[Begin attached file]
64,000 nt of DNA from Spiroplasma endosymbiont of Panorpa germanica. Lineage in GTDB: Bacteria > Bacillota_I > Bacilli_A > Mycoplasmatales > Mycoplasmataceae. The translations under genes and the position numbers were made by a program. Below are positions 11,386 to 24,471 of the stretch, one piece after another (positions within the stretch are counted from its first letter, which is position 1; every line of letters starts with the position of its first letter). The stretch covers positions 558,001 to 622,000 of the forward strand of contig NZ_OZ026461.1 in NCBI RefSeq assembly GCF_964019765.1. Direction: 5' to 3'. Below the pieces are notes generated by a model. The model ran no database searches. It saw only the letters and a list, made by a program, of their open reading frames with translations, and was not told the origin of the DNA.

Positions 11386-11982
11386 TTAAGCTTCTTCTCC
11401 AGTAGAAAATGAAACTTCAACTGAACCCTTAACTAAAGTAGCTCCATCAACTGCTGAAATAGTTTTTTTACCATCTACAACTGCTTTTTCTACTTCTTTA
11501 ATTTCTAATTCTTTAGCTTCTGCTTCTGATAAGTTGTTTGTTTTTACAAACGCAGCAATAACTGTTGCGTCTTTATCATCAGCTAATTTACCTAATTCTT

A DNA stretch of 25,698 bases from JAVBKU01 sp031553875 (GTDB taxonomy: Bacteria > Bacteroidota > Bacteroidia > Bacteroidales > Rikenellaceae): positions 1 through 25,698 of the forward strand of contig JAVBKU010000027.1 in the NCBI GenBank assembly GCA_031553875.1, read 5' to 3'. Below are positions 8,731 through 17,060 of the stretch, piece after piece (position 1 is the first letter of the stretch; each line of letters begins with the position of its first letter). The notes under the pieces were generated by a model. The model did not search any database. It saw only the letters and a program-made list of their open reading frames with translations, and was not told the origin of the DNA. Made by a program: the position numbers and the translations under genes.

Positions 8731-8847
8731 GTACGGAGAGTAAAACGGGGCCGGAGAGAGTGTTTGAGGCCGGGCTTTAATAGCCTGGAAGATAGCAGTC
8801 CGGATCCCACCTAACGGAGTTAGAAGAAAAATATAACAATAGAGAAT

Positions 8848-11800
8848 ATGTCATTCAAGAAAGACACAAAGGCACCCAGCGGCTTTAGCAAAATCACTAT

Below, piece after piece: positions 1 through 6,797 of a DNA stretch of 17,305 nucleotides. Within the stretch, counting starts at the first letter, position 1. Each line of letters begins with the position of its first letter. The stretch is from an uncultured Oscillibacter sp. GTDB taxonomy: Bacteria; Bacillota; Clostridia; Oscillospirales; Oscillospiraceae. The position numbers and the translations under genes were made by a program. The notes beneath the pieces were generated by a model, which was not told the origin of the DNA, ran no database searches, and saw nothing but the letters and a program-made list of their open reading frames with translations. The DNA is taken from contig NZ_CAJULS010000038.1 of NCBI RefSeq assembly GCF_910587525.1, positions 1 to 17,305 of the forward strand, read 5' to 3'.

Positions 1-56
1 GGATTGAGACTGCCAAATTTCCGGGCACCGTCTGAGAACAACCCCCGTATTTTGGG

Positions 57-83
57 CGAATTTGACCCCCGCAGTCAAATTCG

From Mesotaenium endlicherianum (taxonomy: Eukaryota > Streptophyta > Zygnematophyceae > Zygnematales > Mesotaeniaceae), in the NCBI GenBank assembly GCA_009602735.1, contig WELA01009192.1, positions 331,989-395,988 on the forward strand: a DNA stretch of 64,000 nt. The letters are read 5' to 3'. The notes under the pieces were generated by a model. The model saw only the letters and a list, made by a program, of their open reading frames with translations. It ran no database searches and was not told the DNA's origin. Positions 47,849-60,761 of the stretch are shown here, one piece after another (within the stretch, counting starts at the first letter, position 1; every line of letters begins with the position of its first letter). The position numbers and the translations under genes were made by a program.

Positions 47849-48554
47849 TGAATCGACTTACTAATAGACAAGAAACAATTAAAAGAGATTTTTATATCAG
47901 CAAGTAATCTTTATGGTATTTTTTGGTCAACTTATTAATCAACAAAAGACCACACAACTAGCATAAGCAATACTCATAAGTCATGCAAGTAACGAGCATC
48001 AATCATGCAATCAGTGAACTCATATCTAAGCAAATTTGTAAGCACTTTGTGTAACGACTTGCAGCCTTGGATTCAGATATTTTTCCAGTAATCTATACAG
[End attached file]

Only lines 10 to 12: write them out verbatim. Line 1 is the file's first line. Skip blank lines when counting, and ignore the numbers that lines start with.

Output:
Positions 8848-11800
8848 ATGTCATTCAAGAAAGACACAAAGGCACCCAGCGGCTTTAGCAAAATCACTAT

Below, piece after piece: positions 1 through 6,797 of a DNA stretch of 17,305 nucleotides. Within the stretch, counting starts at the first letter, position 1. Each line of letters begins with the position of its first letter. The stretch is from an uncultured Oscillibacter sp. GTDB taxonomy: Bacteria; Bacillota; Clostridia; Oscillospirales; Oscillospiraceae. The position numbers and the translations under genes were made by a program. The notes beneath the pieces were generated by a model, which was not told the origin of the DNA, ran no database searches, and saw nothing but the letters and a program-made list of their open reading frames with translations. The DNA is taken from contig NZ_CAJULS010000038.1 of NCBI RefSeq assembly GCF_910587525.1, positions 1 to 17,305 of the forward strand, read 5' to 3'.